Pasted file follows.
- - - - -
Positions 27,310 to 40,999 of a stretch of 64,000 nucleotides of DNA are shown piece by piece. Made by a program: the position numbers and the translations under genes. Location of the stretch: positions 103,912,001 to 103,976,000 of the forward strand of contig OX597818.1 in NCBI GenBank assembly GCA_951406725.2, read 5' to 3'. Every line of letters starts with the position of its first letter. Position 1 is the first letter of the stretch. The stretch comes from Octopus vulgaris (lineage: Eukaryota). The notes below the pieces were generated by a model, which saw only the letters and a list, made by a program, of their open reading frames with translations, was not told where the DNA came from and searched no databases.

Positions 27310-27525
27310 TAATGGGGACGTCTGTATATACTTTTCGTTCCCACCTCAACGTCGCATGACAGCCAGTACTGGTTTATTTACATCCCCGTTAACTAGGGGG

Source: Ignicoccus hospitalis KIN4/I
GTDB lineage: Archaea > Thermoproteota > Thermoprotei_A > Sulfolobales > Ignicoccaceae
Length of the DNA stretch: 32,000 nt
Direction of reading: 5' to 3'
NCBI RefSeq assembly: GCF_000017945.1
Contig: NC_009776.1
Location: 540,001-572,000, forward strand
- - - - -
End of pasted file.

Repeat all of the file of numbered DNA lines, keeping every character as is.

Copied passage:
Positions 27,310 to 40,999 of a stretch of 64,000 nucleotides of DNA are shown piece by piece. Made by a program: the position numbers and the translations under genes. Location of the stretch: positions 103,912,001 to 103,976,000 of the forward strand of contig OX597818.1 in NCBI GenBank assembly GCA_951406725.2, read 5' to 3'. Every line of letters starts with the position of its first letter. Position 1 is the first letter of the stretch. The stretch comes from Octopus vulgaris (lineage: Eukaryota). The notes below the pieces were generated by a model, which saw only the letters and a list, made by a program, of their open reading frames with translations, was not told where the DNA came from and searched no databases.

Positions 27310-27525
27310 TAATGGGGACGTCTGTATATACTTTTCGTTCCCACCTCAACGTCGCATGACAGCCAGTACTGGTTTATTTACATCCCCGTTAACTAGGGGG

Source: Ignicoccus hospitalis KIN4/I
GTDB lineage: Archaea > Thermoproteota > Thermoprotei_A > Sulfolobales > Ignicoccaceae
Length of the DNA stretch: 32,000 nt
Direction of reading: 5' to 3'
NCBI RefSeq assembly: GCF_000017945.1
Contig: NC_009776.1
Location: 540,001-572,000, forward strand